Geminivirus vectors for high-level expression of foreign proteins in plant cells

Authors

  • Tsafrir S. Mor,

    1. Boyce Thompson Institute for Plant Research Inc., Cornell University, Tower Road, Ithaca, New York 14853; telephone: 607-254-1365; fax: 607-254-2958
    Current affiliation:
    1. Department of Plant Biology, Arizona State University, POB 1601, Tempe, Arizona 85287
    Search for more papers by this author
  • Yong-Sun Moon,

    1. Boyce Thompson Institute for Plant Research Inc., Cornell University, Tower Road, Ithaca, New York 14853; telephone: 607-254-1365; fax: 607-254-2958
    Search for more papers by this author
  • Kenneth E. Palmer,

    1. Boyce Thompson Institute for Plant Research Inc., Cornell University, Tower Road, Ithaca, New York 14853; telephone: 607-254-1365; fax: 607-254-2958
    Current affiliation:
    1. Large Scale Biology Corporation, 3333 Vaca Valley Parkway, Vacaville, California 95688
    Search for more papers by this author
  • Hugh S. Mason

    Corresponding author
    1. Boyce Thompson Institute for Plant Research Inc., Cornell University, Tower Road, Ithaca, New York 14853; telephone: 607-254-1365; fax: 607-254-2958
    Current affiliation:
    1. Department of Plant Biology, Arizona State University, POB 1601, Tempe, Arizona 85287
    • Boyce Thompson Institute for Plant Research Inc., Cornell University, Tower Road, Ithaca, New York 14853; telephone: 607-254-1365; fax: 607-254-2958
    Search for more papers by this author

Abstract

Bean yellow dwarf virus (BeYDV) is a monopartite geminivirus that can infect dicotyledonous plants. We have developed a high-level expression system that utilizes elements of the replication machinery of this single-stranded DNA virus. The replication initiator protein (Rep) mediates release and replication of a replicon from a DNA construct (“LSL vector”) that contains an expression cassette for a gene of interest flanked by cis-acting elements of the virus. We used tobacco NT1 cells and biolistic delivery of plasmid DNA for evaluation of replication and expression of reporter genes contained within an LSL vector. By codelivery of a GUS reporter-LSL vector and a Rep-supplying vector, we obtained up to 40-fold increase in expression levels compared to delivery of the reporter-LSL vectors alone. High-copy replication of the LSL vector was correlated with enhanced expression of GUS. Rep expression using a whole BeYDV clone, a cauliflower mosaic virus 35S promoter driving either genomic rep or an intron-deleted rep gene, or 35S-rep contained in the LSL vector all achieved efficient replication and enhancement of GUS expression. We anticipate that this system can be adapted for use in transgenic plants or plant cell cultures with appropriately regulated expression of Rep, with the potential to greatly increase yield of recombinant proteins. © 2003 Wiley Periodicals, Inc. Biotechnol Bioeng 81: 430–437, 2003.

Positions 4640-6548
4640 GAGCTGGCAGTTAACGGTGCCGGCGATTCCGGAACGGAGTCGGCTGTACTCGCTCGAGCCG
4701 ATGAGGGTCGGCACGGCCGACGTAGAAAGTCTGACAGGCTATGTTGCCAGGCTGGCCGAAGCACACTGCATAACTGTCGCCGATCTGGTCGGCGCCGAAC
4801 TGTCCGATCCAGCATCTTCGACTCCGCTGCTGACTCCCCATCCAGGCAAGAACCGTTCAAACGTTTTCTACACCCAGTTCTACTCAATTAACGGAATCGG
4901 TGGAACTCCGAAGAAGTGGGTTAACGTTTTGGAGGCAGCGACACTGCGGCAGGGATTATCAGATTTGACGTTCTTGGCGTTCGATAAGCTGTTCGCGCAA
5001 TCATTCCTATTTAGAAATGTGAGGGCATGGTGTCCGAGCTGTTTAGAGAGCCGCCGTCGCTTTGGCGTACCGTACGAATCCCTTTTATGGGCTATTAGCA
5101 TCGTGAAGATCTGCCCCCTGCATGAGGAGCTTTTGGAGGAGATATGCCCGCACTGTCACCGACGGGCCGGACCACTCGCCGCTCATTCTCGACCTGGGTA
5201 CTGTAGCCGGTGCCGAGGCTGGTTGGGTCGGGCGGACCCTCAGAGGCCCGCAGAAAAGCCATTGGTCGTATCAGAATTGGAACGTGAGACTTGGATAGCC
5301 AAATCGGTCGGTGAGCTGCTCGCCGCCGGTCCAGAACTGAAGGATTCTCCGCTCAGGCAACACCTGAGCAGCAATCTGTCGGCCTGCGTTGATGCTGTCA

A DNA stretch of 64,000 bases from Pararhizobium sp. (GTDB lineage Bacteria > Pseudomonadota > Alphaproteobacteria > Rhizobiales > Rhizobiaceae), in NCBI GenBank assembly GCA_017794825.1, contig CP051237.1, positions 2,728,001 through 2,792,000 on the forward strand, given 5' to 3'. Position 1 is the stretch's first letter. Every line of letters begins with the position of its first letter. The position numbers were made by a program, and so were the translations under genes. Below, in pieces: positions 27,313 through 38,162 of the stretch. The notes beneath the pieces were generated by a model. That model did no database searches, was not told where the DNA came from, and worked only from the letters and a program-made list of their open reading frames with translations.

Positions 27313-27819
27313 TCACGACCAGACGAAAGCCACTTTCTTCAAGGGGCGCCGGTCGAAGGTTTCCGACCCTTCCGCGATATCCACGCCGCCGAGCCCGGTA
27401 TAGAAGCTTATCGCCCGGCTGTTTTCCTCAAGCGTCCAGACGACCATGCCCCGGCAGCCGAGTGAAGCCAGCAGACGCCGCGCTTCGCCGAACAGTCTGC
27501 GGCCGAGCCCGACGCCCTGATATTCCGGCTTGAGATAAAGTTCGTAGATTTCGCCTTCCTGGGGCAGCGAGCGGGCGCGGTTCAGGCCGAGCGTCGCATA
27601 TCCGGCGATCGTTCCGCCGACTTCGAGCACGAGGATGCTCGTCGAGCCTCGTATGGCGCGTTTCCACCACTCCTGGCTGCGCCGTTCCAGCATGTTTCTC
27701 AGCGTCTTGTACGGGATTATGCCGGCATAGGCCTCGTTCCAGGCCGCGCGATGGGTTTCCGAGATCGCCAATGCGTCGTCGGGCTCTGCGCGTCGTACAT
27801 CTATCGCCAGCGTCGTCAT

Ancillary